I am sorry but that is an untruth...in the past yes, but hence I said specialty clinics.
The fact that they're specialty clinics doesn't mean that their tests aren't hokum.
There are a lot of 'specialty' labs selling worthless blood tests
, and a lot of misinformed and/or cynical medical and paramedical clinics quite willing to use them.
What tests would you name, other than those I've mentioned, plus a few urine tests (Na (along with blood levels, which will come with your CBC IAC), K, I), zinc sulphate heptahydrate solution
GSH-Px is a reasonable
, if imperfect, functional test for Se. Transketolase activity, altho' not as solid, is a reasonable stab at a test for thiamine, tho' deficiency is rare unless you drink a lot of alcohol. If you favor others, would you please state what they are and on what evidence you believe that they're reasonable?
Cron-o-meter's bank of food is terrible.
Why would you say that?
MyFitnessPal has a MUCH better bank, including a vegan restaurant that delivers sandwiches to many health food stores in NYC but unfortunately doesn''t track your nutrients from what I remember.[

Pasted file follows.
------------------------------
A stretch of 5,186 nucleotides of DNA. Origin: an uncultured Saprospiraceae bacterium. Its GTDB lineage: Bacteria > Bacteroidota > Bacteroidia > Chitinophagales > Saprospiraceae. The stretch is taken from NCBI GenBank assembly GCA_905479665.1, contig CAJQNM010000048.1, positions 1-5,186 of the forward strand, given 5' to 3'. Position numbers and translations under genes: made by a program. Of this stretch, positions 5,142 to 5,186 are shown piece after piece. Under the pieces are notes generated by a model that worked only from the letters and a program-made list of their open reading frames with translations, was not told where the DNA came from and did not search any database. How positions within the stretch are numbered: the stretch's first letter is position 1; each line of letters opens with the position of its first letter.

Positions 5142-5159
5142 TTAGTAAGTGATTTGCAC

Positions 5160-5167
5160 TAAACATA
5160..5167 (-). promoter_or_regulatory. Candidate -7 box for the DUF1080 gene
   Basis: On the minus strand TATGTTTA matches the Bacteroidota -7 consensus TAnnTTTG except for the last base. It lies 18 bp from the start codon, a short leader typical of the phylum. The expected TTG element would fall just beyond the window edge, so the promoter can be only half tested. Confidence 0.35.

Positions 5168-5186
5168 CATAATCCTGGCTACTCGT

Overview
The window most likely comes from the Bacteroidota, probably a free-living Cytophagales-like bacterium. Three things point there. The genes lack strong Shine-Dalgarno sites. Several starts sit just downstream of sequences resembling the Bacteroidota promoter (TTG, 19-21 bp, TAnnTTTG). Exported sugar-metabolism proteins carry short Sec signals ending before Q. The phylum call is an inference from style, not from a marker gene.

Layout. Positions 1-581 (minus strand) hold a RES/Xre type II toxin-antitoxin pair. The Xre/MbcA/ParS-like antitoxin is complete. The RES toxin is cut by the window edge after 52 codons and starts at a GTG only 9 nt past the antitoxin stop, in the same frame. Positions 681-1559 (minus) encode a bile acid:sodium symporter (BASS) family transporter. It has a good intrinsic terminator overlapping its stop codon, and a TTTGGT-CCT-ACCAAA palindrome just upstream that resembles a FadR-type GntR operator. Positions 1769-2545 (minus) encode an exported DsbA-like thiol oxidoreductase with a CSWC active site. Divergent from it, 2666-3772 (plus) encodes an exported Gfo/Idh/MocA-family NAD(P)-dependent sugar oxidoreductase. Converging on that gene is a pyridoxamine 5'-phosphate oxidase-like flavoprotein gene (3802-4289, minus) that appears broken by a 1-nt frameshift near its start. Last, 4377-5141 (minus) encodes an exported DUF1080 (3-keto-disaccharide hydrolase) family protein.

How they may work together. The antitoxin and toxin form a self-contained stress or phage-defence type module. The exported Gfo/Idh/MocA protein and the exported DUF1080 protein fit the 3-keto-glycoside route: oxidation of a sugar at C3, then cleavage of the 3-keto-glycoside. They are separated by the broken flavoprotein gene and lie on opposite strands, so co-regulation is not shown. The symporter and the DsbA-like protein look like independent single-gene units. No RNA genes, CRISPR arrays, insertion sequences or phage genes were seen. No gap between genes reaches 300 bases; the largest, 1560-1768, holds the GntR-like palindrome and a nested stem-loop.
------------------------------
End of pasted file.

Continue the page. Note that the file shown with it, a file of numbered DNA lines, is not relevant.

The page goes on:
If it doesn't track your nutrients, then of what possible use is it??
Though cronometer is a necessary beginning, I have do agree that dietary and supplemental intake doesn't correlate with what the more accurate blood tests (some listed by Michael) reveal. Our bio-chemistry is just too different
I'd agree, except that (as noted) you can't
test functional status for most nutrients.
Just as example, my 25(OH)D came up nicely when my vit D to retinol mcg ratio was at 1 : 8, but halved on the spot when retinol increased to a 1 : 10 ratio.
Well, fortunately, you can get 25(OH)D3 tested; you can't, meaningfully, for most nutrients.